Our users also reported slow file close on some Lustre file systems. While the ultimate cause is not understood fully, the proximate cause appears to be long delays in
MPI_File_set_size() calls at file close and flush. To minimize this problem pending a definitive diagnosis and fix, HDF5 has been modified to avoid
MPI_File_set_size() calls when possible. This is done by comparing the library’s EOA (End of Allocation) with the file systems EOF (End of File), and skipping the
MPI_File_set_size() call if the two match.
If you still see the problems, especially with the HDF5 close operation, please report it to email@example.com, specifying the system on which you run your application. The inclusion of a simple HDF5 C program that emulates the application’s I/O pattern will be very helpful to our investigation and may increase the speed in which we can provide the right solution.
For more information on the subject, please see a draft of the “File Open, Close, and Flush Performance Issues in HDF5” white paper. The paper outlines our initial findings and is a work-in-progress.
Using compression with HDF5 parallel applications
In the past, HDF5 parallel applications could read compressed data, but couldn’t create and write data using compression and other filters like Fletcher32 for raw data checksum. This restriction was removed in HDF5 1.10.2. Here is a code snippet of the change that shows how to enable deflate (GZIP) compression for parallel HDF5 applications using the “Writing by Chunk Example” in the HDF5 Parallel Tutorial. Please notice that the
H5Dwrite call must use collective mode to write data as shown in the example.
/* * Create chunked dataset. */
plist_id = H5Pcreate(H5P_DATASET_CREATE); H5Pset_chunk(plist_id, RANK, chunk_dims);
/* One line change to enable compression */ H5Pset_deflate(plist_id, 6);
dset_id = H5Dcreate(file_id, DATASETNAME, H5T_NATIVE_INT, filespace, H5P_DEFAULT, plist_id, H5P_DEFAULT); H5Pclose(plist_id); H5Sclose(filespace);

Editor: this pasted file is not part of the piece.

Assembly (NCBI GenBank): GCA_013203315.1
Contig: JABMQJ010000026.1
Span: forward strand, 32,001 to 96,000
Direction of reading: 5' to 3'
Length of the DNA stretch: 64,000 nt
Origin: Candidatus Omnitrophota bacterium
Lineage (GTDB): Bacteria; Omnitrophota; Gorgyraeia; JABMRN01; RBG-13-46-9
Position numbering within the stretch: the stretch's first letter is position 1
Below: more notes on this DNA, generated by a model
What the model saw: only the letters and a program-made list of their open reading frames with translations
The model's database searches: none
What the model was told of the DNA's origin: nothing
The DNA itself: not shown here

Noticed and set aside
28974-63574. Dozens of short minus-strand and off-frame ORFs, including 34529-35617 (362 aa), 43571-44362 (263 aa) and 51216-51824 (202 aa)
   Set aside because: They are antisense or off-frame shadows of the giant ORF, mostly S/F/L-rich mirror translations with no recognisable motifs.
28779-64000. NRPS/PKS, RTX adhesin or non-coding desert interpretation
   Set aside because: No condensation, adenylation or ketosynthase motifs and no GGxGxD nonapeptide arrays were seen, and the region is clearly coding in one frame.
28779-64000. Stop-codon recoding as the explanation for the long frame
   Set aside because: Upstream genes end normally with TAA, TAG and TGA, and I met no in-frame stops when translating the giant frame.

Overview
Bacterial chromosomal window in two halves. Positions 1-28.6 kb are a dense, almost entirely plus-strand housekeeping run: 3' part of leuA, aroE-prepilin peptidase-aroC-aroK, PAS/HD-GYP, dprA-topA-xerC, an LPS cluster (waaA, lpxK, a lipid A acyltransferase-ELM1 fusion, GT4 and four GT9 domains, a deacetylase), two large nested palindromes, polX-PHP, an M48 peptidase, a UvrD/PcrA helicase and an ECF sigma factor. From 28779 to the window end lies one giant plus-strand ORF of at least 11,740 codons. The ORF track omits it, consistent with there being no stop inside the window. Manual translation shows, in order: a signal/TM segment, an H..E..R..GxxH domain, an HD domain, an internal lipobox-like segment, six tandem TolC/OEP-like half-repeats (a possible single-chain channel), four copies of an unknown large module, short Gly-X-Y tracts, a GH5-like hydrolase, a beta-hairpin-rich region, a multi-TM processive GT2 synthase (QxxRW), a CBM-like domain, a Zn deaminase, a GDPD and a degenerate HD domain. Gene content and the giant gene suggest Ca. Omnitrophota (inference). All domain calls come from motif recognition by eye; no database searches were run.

/* * Each process defines dataset in memory and writes it to the hyperslab * in the file. */ …… /* * Create property list for collective dataset write. */
plist_id = H5Pcreate(H5P_DATASET_XFER); H5Pset_dxpl_mpio(plist_id,
); status = H5Dwrite(dset_id, H5T_NATIVE_INT, memspace, filespace, plist_id, data);
This feature should still be considered as experimental. There is a known issue that triggers an assertion failure in the HDF5 library under currently unknown circumstances. We will appreciate you contacting firstname.lastname@example.org, if you get the error, and providing us with an example that can reliably reproduce it.
Large MPI I/O transfers
In previous releases, the parallel HDF5 would fail when attempting to read or write greater than 2GB of data in a single IO operation. This issue stems principally from an MPI API whose definitions utilize 32 bit integers to describe the number of data elements and the datatype that MPI should use for a data transfer.
Historically, HDF5 has invoked MPI-IO with the number of elements in a contiguous buffer represented as the length of that buffer in bytes.
Resolving the issue and thus enabling larger MPI-IO transfer is accomplished first, by detecting when a user I/O request would exceed the 2GB limit as described above. Once a transfer request is identified as requiring special handling, HDF5 now creates a derived datatype consisting of a vector of fixed size block which is in turn wrapped within a single MPI_Type_struct to contain the vector and any remaining data. The newly created datatype is then used in place of
MPI_BYTE and can be used to fulfill the original user request without encountering API errors.
Locations of the VDS source files
We introduced Virtual Datasets in HDF5 1.10.0. The feature had a severe limitation: when source datasets were specified at VDS creation time, they could not be moved. To make matters worse, the application had to run in the directory where the source files were. Clearly, this created a problem when a file with VDS and corresponding source files were moved from their initial location for further processing.
In HDF5 1.10.2 we added two public APIs to set (or get) a prefix to the names of the source files, using a data access property list (DAPL) that allows the source files to locate at an absolute or relative path to the virtual file:
herr_t H5Pset_virtual_prefix(hid_t dapl_id, const char* prefix);
ssize_t H5Pget_virtual_prefix(hid_t dapl_id, char* prefix /*out*/, size_t size);
The prefix can also be set with an environment variable,
The HDF Group Developers